BG3 addresses this with each NPC having a complex and branching line of story quests and interactions (usually during a long rest) with the player. On top of that they borrow a little from Dragon Age and allow certain NPCs to have dialogue as you move around the map. This makes them feel far more alive and part of the world and boy does BG3 deliver.
Remember my wife? She despises turn based strategy games, it just isn't her genre. However, her best friend told her the character development was so good she's literally suffering through BG3s combat to get more of that juicy character arc. And yes, this category does include romance. In my opinion the BG3 "romance" is a bit superficial, but the character stories make up for it.
Clever as a Fox or HULK SMASH?
Another core concept of game design is the level of linear thinking for conflict. In BG3s case this is turn based combat, but conflict can be more than murder. It could be dialogue, it could be real-time, it could be puzzles. As a general rule the more ways you can solve conflict the better.
BG3 hits the mark, but let's not oversell it here: Not every problem can be solved by being clever. Sometimes, to quote the game it's self, "The only way out is through." Still, the fact that you can solve many fights by thinking through the problem, talking your way around it, or just using your spells and abilities to turn a difficult fight into a breeze is a big win for those who derive joy from analyzing situations.
That's right, come closer to that vat of lava...
Or you could be like me and send your OP squad of murder-hobos directly into the meat grinder. HULK SMASH BABY!
In short: Choices are good and BG3 has enough of them that it should tick the box of you analytical minded players.
Can We Build It?
No we can't! There's joy in creating, whether it is a sprawling metropolis, a sim, or a virtual island filled with furry friends, creating is part of the human DNA. While BG3 does have a crafting (Alchemy) system and a few items you can forge, it is... well, shallow and too straight forward to derive much joy. You don't have a home base to operate out of, you can't upgrade or improve your camp, and other than finding some new clothes / editing your appearance there's not much you can do to "create."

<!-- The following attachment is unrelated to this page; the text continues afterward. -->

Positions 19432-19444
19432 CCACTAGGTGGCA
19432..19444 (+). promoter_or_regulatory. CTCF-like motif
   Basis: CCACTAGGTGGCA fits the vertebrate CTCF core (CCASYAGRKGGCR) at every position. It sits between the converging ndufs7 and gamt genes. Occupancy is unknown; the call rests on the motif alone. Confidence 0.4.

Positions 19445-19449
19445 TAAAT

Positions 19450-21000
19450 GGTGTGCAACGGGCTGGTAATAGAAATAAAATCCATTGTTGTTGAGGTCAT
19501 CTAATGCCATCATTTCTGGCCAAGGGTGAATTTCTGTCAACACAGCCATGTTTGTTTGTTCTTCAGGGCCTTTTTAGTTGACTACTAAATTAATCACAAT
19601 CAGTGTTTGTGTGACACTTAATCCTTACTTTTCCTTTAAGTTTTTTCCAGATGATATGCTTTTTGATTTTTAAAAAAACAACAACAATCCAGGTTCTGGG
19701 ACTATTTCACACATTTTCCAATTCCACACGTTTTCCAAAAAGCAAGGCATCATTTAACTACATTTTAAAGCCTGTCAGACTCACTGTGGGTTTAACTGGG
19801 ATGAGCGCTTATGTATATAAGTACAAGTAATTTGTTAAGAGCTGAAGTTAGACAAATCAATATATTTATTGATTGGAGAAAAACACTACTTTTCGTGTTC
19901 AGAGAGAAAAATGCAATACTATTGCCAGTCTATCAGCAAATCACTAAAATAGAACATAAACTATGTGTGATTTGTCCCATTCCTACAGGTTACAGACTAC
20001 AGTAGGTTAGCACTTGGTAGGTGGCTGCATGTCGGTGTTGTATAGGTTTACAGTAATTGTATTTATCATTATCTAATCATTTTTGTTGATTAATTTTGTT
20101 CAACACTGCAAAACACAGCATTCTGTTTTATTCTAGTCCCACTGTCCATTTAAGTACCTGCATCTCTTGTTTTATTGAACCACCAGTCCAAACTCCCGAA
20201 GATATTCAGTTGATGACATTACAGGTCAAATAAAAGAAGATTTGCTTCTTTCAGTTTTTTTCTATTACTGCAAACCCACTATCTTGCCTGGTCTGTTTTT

If you're the type whose primary joy is to build a base, create a home, and let your imagination take flight in the form of some voxel masterpiece: Look elsewhere. For the first time in this list BG3 rolls a nat 1 (That's bad for you non-D&D players).
But Wait, There's More....
No game can check every box for everyone. For instance there's no muscle memory or reaction time skills (other than trying to get your characters to not path themselves off a roof) to be had in BG3. It just isn't that genre of game and that's ok! This insanely long post about the various ways we, as humans, derive joy from play is still only the tip of the iceberg. The fact that a game can encompass so many facets and do most of them incredibly well is what makes BG3 a once in a decade kind of product, not the least of reasons being it practically took a decade to make.
Will BG3 be the start of a trend of super-mega-sized cRPGs? We will see, but my expectation is no. This is the kind of game that doesn't create whole new genres, but rather delivers the kind of product people will still talk about decades later as a genre defining game rather than a genre inventing one. Basically, we'll probably talk about it in the same way we talk about Fallout 2, Half-life 2, or Cities Skylines (Hopefully 2, but for now, the original). None of those games invented their genre, they simply are the ones often referenced as the best examples and Baldur's Gate 3 is without a doubt, a cRPG masterpiece, bad pathfinding and all.